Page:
Colleges Column

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W. Ann Reynolds, the chancellor of the City University of New York, last week presented to the system's 19 campus presidents an advisory committee's report that calls for the consolidation and elimination of programs on some campuses to free up resources for the expansion of other programs.

The report, which is based on an analysis of student enrollment in certain programs, demographic information, and workforce projections, is intended to serve as the basis for discussion at each campus on how to most efficiently use faculty and financial resources.

The academic-planning effort would serve to better unify the system and centralize decision-making power, the committee's report said.

Prepared by an advisory committee consisting of campus presidents and faculty members, the report was commissioned by Ms. Reynolds last March at the request of CUNY's board of trustees. She has asked that individual campuses comment on the 160-page report by March 31.

Among other recommendations, the report calls for the scrutiny of programs at each campus and the consolidation, for example, of secretarial science, certain foreign-language, and some master's-degree programs.

The committee also suggests the expansion of such programs as mathematics, the sciences, certain health programs, and some ethnic-studies areas.

It also recommends the sharing of faculty members across campuses and the possibility of students' traveling between campuses for classes.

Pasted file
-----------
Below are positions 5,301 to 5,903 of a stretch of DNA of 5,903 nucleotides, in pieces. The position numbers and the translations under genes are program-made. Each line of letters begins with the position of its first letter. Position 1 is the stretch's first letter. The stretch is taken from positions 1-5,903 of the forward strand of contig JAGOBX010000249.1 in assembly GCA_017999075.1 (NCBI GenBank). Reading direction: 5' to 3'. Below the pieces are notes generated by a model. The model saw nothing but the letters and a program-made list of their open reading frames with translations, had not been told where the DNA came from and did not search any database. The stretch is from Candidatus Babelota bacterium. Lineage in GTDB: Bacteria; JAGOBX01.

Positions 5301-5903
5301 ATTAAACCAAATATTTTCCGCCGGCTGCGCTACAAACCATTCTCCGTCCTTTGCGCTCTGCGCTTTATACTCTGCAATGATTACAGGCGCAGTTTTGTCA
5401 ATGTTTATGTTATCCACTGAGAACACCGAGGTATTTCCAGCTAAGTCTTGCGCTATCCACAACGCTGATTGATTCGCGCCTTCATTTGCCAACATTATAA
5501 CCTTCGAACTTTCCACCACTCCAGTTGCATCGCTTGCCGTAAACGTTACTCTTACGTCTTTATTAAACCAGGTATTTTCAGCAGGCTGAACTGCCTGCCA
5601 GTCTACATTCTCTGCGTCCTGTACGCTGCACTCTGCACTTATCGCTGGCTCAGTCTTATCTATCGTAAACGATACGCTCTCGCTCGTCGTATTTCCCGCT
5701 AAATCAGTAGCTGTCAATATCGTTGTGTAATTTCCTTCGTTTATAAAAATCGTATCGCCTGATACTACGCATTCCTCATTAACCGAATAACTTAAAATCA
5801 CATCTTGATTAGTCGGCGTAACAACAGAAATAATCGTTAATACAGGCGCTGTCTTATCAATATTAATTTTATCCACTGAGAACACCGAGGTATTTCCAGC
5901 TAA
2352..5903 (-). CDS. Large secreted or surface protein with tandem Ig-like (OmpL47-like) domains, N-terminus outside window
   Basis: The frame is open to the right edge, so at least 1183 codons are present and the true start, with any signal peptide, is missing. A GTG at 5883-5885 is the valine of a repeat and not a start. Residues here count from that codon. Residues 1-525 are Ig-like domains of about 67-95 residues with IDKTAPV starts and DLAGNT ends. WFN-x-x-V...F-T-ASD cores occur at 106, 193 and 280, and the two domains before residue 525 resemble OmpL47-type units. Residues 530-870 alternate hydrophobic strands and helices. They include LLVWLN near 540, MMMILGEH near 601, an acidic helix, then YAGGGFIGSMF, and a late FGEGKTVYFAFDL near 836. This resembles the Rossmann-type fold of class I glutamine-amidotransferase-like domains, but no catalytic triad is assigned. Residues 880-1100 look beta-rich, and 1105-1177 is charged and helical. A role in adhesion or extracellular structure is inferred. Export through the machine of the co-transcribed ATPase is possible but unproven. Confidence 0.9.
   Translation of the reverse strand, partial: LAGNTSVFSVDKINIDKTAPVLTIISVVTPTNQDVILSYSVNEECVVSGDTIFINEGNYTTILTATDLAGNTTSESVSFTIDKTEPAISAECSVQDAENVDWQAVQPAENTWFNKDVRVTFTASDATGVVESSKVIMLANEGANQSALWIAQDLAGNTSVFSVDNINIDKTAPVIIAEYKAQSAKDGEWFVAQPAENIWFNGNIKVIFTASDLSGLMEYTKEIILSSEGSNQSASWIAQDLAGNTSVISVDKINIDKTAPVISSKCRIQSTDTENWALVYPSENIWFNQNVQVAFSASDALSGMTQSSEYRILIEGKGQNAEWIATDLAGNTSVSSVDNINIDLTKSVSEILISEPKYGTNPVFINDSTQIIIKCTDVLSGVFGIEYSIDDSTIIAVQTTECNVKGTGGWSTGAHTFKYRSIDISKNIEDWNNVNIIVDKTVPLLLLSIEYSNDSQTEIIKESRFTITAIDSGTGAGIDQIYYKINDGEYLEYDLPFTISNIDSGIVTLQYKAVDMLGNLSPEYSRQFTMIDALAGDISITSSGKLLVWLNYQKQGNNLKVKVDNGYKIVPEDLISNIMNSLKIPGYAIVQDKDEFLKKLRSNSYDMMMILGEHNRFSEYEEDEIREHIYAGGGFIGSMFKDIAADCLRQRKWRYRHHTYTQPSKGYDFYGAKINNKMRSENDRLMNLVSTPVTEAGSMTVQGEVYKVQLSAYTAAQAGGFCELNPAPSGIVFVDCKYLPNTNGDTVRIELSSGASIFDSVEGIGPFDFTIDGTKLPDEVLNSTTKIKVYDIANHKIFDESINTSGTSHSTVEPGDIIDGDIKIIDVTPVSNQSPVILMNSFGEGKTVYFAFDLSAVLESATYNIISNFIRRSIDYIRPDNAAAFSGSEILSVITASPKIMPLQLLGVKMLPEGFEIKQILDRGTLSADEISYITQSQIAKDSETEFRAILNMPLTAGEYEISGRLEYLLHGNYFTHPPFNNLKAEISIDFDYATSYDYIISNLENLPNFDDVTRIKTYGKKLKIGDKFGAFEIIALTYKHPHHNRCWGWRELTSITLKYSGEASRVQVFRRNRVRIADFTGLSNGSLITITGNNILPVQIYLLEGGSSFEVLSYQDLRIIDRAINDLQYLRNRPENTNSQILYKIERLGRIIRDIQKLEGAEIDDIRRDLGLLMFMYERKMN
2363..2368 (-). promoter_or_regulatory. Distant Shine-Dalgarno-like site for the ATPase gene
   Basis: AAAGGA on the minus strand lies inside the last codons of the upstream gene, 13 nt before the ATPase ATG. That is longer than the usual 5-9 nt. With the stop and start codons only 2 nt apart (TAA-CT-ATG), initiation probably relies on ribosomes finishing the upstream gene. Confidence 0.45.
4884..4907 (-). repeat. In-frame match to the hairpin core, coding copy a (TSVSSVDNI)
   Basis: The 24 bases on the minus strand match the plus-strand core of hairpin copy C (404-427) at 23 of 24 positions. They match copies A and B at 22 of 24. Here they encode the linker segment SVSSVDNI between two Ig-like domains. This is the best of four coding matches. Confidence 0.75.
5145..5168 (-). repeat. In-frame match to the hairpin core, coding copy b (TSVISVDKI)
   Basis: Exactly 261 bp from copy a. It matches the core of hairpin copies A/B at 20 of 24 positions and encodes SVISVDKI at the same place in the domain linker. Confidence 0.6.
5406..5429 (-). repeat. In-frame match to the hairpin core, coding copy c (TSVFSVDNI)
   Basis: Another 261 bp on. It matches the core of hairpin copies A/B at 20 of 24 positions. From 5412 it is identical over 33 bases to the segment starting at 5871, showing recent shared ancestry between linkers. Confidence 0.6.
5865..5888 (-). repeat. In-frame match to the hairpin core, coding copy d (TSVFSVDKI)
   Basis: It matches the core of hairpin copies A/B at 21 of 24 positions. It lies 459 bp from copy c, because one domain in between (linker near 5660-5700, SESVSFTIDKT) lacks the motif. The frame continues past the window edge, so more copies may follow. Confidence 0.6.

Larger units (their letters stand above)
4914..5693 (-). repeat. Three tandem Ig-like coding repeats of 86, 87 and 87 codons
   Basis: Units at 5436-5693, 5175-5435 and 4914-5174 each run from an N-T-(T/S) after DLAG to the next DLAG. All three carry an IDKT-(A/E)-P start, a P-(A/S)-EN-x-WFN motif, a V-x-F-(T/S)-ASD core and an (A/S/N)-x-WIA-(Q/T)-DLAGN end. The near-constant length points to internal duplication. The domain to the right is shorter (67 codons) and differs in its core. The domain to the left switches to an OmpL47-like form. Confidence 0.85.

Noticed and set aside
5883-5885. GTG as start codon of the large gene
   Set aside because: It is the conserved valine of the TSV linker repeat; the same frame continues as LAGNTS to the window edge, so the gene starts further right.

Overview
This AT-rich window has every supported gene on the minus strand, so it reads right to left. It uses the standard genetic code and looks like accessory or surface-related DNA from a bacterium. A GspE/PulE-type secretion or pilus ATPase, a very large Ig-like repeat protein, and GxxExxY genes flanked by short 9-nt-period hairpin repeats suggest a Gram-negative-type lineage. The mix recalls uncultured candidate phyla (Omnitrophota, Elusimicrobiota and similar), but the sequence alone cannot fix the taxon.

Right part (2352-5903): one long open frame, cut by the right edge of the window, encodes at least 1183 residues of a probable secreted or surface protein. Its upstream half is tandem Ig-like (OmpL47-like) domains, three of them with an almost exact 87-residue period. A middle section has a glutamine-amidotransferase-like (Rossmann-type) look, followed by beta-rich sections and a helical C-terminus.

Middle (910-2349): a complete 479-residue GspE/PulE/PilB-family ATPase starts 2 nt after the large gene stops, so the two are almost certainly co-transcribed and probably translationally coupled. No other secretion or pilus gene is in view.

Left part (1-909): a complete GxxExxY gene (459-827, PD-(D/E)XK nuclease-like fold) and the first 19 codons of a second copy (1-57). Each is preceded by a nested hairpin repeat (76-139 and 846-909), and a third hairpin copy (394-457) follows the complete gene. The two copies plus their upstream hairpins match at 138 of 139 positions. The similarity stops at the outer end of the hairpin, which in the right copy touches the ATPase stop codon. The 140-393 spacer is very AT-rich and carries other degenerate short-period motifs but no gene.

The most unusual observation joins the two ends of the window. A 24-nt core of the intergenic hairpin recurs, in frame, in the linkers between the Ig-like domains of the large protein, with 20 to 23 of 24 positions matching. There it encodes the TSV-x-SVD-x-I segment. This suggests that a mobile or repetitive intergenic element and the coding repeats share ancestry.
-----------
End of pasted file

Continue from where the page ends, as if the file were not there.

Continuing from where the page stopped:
The report states that such an academic-planning effort is necessary to balance an expected rise in enrollments with declining governmental financial support.

A new study reports that over the last 20 years, students have required more financial aid to pay for college, and that higher-education institutions increasingly have used their own funds to provide loans and grants.

The report by the American Council on Education, "Student Financial Aid: The Growth of Academic Credit's Other Meaning,'' also indicates that the purchasing power of loan, grant, and scholarship aid decreased between the 1970-71 and the 1989-90 academic years.

The report also confirms earlier studies and anecdotal evidence that students are increasingly relying on loans rather than grants to fund their postsecondary education.

Part of the A.C.E.'s research-brief series, the report is available as part of the series for $58 annually. Write or call the A.C.E.'s Division of Policy Analysis and Research, 1 Dupont Circle, Washington, D.C. 20036-1193; (202) 939-9450.--M.P.

Vol. 12, Issue 15

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